Never count out someone with a dream.
That’s what Donovan Carrillo is proving, just by stepping onto Olympic ice on Tuesday (8 February) during the men’s short program at the Capital Indoor Stadium at the Olympic Winter Games Beijing 2022.
He’s the first Mexican figure skater to compete at in the Games in 30 years, and the first ever to advance to the free skate.
"Many people told me during the beginning of my career that this was a crazy dream,” Carrillo said after earning a score of 79.69 for his short program. “People were always laughing or telling me it wasn't possible for a Mexican to qualify."
The road to Beijing has been far from easy – from finding practice facilities to dealing with finances, he and his family have made sacrifice after sacrifice to makes the Games.
He famously trains in a shopping centre rink during public sessions, with his mother saying there were times they could barely afford to pay for his lessons.
"For us, the most difficult thing was our finances. We had to consider the option of withdrawing the kids from skating for a month because, as I would tell Goyo [Gregorio Núñez, Donovan's coach], we couldn't afford the ice skating lessons," remembers Carrillo's mother, Diana.
Carrillo’s journey to the Olympic Games is featured in the Olympic Channel original series ‘Winter Tracks.’
"I wanted to keep skating and living the Olympic dream"
The 22-year-old, who has spoken of being inspired by Spain's Olympic medallist and double world champion Javier Fernandez, reflected on those struggles on Tuesday.
"It's challenging, I'm not lying. But instead of regretting and thinking of what I don't have, I always try to work with what I have,” said Carrillo. "That's key for me being here. It's better to focus on what you have and try to exploit that and live the dream."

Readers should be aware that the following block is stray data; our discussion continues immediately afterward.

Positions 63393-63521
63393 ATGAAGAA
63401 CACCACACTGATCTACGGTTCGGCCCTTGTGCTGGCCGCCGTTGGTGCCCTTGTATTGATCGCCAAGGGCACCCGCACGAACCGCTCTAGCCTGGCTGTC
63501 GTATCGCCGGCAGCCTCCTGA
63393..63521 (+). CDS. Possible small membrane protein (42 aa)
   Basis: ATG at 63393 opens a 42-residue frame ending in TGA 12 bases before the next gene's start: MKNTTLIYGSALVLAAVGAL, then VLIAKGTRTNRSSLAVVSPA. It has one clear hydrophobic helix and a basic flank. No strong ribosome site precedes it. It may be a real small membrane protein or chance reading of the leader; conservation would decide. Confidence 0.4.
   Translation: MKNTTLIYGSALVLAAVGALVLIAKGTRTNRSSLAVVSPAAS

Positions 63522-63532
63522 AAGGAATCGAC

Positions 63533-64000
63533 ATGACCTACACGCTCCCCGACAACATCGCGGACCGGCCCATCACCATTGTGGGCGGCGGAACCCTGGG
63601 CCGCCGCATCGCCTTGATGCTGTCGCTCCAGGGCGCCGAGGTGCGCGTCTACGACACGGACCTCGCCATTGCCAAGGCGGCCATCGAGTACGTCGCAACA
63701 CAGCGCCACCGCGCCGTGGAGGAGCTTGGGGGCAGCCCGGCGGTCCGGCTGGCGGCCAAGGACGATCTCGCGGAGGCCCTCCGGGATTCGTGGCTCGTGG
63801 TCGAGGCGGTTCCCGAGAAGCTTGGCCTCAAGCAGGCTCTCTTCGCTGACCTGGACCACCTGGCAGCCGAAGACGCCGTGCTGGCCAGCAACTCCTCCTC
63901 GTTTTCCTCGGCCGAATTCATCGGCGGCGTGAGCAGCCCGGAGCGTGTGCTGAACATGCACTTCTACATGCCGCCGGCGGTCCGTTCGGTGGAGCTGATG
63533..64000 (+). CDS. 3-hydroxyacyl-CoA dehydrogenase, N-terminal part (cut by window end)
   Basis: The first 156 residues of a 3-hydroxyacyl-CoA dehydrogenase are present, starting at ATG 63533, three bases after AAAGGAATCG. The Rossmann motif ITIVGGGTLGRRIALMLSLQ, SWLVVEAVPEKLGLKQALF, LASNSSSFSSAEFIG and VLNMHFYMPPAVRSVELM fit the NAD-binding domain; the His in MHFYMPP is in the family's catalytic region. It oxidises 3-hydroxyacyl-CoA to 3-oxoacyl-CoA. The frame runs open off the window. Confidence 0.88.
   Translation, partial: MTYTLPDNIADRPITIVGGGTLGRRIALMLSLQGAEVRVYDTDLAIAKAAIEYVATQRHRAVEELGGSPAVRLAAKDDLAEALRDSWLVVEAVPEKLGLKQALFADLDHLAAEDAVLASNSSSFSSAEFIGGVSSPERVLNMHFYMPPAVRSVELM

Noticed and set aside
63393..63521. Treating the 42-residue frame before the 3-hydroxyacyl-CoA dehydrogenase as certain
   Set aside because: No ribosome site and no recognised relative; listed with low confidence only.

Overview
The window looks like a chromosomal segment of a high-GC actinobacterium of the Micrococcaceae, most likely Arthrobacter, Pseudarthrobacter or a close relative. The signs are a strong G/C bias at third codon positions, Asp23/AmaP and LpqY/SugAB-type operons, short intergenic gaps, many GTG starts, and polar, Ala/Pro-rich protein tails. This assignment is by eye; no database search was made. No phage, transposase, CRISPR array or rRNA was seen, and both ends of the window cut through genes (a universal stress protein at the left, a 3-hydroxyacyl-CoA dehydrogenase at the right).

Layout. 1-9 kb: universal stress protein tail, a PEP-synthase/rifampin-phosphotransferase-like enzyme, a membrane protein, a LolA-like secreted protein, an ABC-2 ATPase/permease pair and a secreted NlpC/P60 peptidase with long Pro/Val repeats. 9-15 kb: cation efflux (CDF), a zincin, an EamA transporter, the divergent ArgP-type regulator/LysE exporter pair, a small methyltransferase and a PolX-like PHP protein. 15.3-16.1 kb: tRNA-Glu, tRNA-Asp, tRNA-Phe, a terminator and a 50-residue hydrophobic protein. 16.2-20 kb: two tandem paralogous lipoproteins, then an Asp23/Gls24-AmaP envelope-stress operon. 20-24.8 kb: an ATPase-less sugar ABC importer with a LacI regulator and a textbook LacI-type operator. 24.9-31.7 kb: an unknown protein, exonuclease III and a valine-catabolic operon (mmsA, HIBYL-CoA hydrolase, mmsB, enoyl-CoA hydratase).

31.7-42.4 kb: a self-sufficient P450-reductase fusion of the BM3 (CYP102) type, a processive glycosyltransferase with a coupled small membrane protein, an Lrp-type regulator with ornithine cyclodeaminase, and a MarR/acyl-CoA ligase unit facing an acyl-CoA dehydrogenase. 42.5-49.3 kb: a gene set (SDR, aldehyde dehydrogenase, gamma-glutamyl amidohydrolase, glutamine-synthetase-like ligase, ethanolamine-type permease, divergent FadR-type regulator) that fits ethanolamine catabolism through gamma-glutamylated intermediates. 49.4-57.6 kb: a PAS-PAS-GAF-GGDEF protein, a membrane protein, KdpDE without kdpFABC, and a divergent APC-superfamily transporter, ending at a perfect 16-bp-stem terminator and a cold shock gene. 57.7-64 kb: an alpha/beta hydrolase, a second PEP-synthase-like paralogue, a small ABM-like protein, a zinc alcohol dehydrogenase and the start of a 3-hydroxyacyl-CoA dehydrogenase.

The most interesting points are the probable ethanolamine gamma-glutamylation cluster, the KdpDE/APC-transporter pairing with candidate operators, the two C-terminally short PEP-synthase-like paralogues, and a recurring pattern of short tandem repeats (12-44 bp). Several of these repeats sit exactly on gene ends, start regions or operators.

His dream came together in the short program as he successfully landed a quadruple toe loop, a triple Axel and a triple Lutz-triple toe loop combination in a program set to ‘Black Magic Woman’ and ‘Shake It’ by Santana.
“My cherry on the cake was the quadruple toe loop. We've been working with quads for maybe two years and it's really hard to establish and make it more comfortable,” Carrillo explained. "I was doing a (quad) Salchow at the beginning of the season but it was kind of not consistent, so we decided to go with the toe and I think it was the best decision we made. That was the best part of my program."
With his hands on his heart as he skated off, Carrillo found the camera near the boards and said, “This is for my family and for all Mexico.”
Of his time on Olympic ice, he said, “I didn't want it to end. I wanted to keep skating and living the Olympic dream."
Carrillo hopes to inspire his country
Beijing was never about gold, silver, or bronze for Carrillo, who finished 19th in the short program, but he hopes his presence at these Games will help turn Mexico into a skating nation.
“I also hope during these Games, more boys and girls from my country will be inspired and find my story as a motivation for them to look for their dreams, dare to try figure skating because maybe they can find their passion in it as I found it," he said.
After all, it’s hard to stop someone with passion and a dream, and Carrillo is proof enough of that.
“When we work very hard, when we are disciplined, and when we want something, we can achieve it.” - Donovan Carrillo